How Are Data Scientists Contributing to Social Good Right Now?
Public data science projects might be controversial, but they increasingly do more for the society, too. Learn more about the applications of AI for social good.
Though the study and interpretation of statistical data dates back at least to the eighth century, the modern meaning of 'data science' is inextricably linked with revolutionary innovations in AI software development over the past ten years. With the power of neural networks has come the responsibility of defining ethical frameworks, laws, and boundaries for how such systems will be used, and for how the data is obtained, treated and interpreted.
It's a work in progress, fueling a debate that has, predictably, been defined by the most negative implications of machine learning and big data — from deepfakes through to AI-powered military killing machines, intractable scoring algorithms in credit, health and insurance evaluations, biased or intrusive use of public data for law enforcement, and increased unemployment through AI automation, among many other social points of contention.
Consequently, data science has entered the public's consciousness in the context of a disruptive threat rather than a social and societal good.
However, municipal government, NGOs and many charitable or crowdsourced concerns are exploiting data science at least as eagerly as big business and high-level governments around the world, and for much the same reason: the digital revolution of the last twenty years has made high-volume data available to the masses, while the open source revolution in machine learning and the advent of GPU acceleration has democratized the power to exploit that data for unarguable public benefit.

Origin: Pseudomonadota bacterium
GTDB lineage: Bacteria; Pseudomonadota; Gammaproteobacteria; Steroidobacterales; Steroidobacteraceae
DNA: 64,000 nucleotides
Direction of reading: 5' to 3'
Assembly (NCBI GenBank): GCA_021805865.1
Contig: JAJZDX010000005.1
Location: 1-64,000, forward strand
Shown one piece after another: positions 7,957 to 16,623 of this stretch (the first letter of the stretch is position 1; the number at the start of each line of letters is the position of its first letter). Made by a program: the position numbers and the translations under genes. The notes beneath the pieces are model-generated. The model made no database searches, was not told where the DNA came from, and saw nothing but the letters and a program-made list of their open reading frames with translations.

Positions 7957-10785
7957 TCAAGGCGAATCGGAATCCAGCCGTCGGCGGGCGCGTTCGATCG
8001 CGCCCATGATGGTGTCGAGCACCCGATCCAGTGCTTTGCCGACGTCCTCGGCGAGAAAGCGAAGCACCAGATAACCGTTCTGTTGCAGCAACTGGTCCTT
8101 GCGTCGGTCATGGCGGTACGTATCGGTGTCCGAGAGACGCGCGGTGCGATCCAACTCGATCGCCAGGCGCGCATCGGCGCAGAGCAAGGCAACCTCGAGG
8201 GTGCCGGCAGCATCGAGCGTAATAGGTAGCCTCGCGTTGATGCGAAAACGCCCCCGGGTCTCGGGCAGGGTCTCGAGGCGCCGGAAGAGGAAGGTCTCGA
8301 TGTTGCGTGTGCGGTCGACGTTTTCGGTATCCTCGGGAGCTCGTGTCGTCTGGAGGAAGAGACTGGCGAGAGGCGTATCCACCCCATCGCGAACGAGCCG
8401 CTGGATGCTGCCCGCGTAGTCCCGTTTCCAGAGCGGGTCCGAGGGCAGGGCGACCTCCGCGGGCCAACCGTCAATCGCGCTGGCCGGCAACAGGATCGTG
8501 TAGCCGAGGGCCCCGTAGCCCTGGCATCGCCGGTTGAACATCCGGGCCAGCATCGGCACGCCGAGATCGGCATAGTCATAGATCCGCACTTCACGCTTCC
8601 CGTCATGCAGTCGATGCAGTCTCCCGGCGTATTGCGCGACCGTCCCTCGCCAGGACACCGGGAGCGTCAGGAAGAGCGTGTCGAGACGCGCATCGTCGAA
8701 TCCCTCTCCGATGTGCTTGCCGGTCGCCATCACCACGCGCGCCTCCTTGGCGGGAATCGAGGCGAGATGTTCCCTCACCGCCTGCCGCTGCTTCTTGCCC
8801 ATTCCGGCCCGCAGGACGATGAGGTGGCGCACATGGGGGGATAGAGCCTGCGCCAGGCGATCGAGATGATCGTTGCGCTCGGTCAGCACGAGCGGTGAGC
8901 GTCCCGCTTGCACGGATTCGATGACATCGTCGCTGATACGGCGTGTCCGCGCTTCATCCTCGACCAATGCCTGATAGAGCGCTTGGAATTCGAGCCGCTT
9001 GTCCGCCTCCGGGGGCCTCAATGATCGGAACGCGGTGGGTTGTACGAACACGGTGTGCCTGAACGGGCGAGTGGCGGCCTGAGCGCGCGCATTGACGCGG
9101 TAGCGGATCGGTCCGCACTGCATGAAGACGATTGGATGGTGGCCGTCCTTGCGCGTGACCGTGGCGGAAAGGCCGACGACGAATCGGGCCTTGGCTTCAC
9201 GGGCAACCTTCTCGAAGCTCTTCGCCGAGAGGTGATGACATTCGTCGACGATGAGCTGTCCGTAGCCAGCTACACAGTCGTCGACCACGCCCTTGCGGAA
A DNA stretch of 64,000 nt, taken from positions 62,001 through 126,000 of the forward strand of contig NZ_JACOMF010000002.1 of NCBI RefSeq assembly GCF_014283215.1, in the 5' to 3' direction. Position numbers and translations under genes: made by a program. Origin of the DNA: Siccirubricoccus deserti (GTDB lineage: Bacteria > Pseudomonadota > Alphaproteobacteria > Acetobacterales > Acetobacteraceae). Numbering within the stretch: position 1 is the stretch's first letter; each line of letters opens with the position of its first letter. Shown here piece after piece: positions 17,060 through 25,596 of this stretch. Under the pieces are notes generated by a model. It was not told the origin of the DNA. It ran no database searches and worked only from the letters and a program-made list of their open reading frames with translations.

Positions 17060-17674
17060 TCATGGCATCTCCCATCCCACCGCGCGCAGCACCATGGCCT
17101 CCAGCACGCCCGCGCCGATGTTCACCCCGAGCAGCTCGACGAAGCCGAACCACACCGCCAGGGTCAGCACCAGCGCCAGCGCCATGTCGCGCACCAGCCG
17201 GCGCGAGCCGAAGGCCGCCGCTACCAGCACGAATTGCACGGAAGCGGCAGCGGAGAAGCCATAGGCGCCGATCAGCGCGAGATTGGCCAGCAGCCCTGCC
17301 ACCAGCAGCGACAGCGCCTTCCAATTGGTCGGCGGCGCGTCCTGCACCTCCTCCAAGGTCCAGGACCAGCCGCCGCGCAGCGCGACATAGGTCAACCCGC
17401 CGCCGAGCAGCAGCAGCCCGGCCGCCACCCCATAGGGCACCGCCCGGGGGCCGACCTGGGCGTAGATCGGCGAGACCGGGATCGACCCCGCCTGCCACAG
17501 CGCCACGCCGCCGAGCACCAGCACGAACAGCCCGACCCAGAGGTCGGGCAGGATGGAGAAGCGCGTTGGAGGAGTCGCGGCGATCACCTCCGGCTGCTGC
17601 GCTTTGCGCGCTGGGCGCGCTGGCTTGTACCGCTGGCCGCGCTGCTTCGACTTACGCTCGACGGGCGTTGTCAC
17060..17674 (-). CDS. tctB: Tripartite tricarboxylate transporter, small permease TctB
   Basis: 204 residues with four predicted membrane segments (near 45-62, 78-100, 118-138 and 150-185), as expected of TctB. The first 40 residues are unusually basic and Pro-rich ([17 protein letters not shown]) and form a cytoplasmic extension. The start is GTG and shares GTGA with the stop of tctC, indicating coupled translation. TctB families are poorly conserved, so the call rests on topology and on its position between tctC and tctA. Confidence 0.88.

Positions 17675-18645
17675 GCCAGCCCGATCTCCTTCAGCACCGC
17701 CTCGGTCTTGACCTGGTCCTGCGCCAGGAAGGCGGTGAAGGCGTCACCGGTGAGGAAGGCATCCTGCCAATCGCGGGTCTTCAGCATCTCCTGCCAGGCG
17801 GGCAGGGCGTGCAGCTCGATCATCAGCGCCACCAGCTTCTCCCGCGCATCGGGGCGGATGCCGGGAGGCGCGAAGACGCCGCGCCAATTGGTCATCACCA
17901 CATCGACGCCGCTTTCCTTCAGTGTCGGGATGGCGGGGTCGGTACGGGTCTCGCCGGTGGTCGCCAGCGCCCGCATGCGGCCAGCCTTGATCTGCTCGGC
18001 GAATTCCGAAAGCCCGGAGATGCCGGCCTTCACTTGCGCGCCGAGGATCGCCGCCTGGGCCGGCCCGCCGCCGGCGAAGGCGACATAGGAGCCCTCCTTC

AI Projects for Disaster Response and Relief
In disaster scenarios, information can be both scarce and overwhelming. With the central communications infrastructure compromised, ad-hoc communication technologies such as local Bluetooth networks can combine with social media to form an unconventional but useful lifeline for rescue services and volunteer organizations.
In certain cases, secondary surveillance and monitoring systems, from closed loop CCTV networks to satellite feeds, can provide additional data where normal channels have been disrupted.
The Artificial Intelligence for Disaster Response (AIDR) repository is a collaboration among data scientists and engineers across Asia and the west, with the aim of providing open-source monitoring and analysis tools to develop action maps from social network messages in the wake of a disaster.
The initiative was born in the wake of a 7.7 magnitude earthquake in Pakistan in 2017, when the United Nations asked the Qatar Computer Research Institute (QCRI) to help interpret the torrent of social media posts from the affected zone in order to help target relief efforts.
Within a few hours of the earthquake, over 35,000 geolocated tweets had been collected via QRCI's Micro Mappers NLP (Natural Language Processing) worker threads, which ran filters over the rapidly accruing dataset to identify disaster hot-spots to be passed on to the triage processes overseen by the UN and volunteer aid.
The Micro Mappers provided 14,000 tweets to the Digital Humanitarian Network's Standby Volunteer Task Force (SBTF), and within 30 hours 341 images from the tweets had been assimilated into AIDR in order to generate a human-tagged machine learning classifier algorithm capable of identifying pertinent messages with a near to 80% accuracy.